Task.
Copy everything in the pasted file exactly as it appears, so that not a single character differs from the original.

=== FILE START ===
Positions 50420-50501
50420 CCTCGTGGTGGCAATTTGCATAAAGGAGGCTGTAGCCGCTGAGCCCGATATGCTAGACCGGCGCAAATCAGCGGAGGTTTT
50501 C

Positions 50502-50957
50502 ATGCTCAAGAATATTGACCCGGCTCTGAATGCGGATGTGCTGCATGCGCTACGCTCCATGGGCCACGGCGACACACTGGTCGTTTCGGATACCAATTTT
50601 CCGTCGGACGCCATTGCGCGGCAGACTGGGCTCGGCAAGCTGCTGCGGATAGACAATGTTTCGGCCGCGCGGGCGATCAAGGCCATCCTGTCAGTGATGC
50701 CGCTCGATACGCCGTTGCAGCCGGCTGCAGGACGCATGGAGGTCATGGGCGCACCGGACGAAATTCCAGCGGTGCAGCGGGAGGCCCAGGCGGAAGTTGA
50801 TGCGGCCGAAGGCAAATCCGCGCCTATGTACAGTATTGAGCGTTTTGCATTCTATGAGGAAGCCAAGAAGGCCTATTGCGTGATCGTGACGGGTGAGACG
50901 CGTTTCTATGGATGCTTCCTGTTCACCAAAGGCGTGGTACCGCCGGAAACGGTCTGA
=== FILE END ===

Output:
Positions 50420-50501
50420 CCTCGTGGTGGCAATTTGCATAAAGGAGGCTGTAGCCGCTGAGCCCGATATGCTAGACCGGCGCAAATCAGCGGAGGTTTT
50501 C

Positions 50502-50957
50502 ATGCTCAAGAATATTGACCCGGCTCTGAATGCGGATGTGCTGCATGCGCTACGCTCCATGGGCCACGGCGACACACTGGTCGTTTCGGATACCAATTTT
50601 CCGTCGGACGCCATTGCGCGGCAGACTGGGCTCGGCAAGCTGCTGCGGATAGACAATGTTTCGGCCGCGCGGGCGATCAAGGCCATCCTGTCAGTGATGC
50701 CGCTCGATACGCCGTTGCAGCCGGCTGCAGGACGCATGGAGGTCATGGGCGCACCGGACGAAATTCCAGCGGTGCAGCGGGAGGCCCAGGCGGAAGTTGA
50801 TGCGGCCGAAGGCAAATCCGCGCCTATGTACAGTATTGAGCGTTTTGCATTCTATGAGGAAGCCAAGAAGGCCTATTGCGTGATCGTGACGGGTGAGACG
50901 CGTTTCTATGGATGCTTCCTGTTCACCAAAGGCGTGGTACCGCCGGAAACGGTCTGA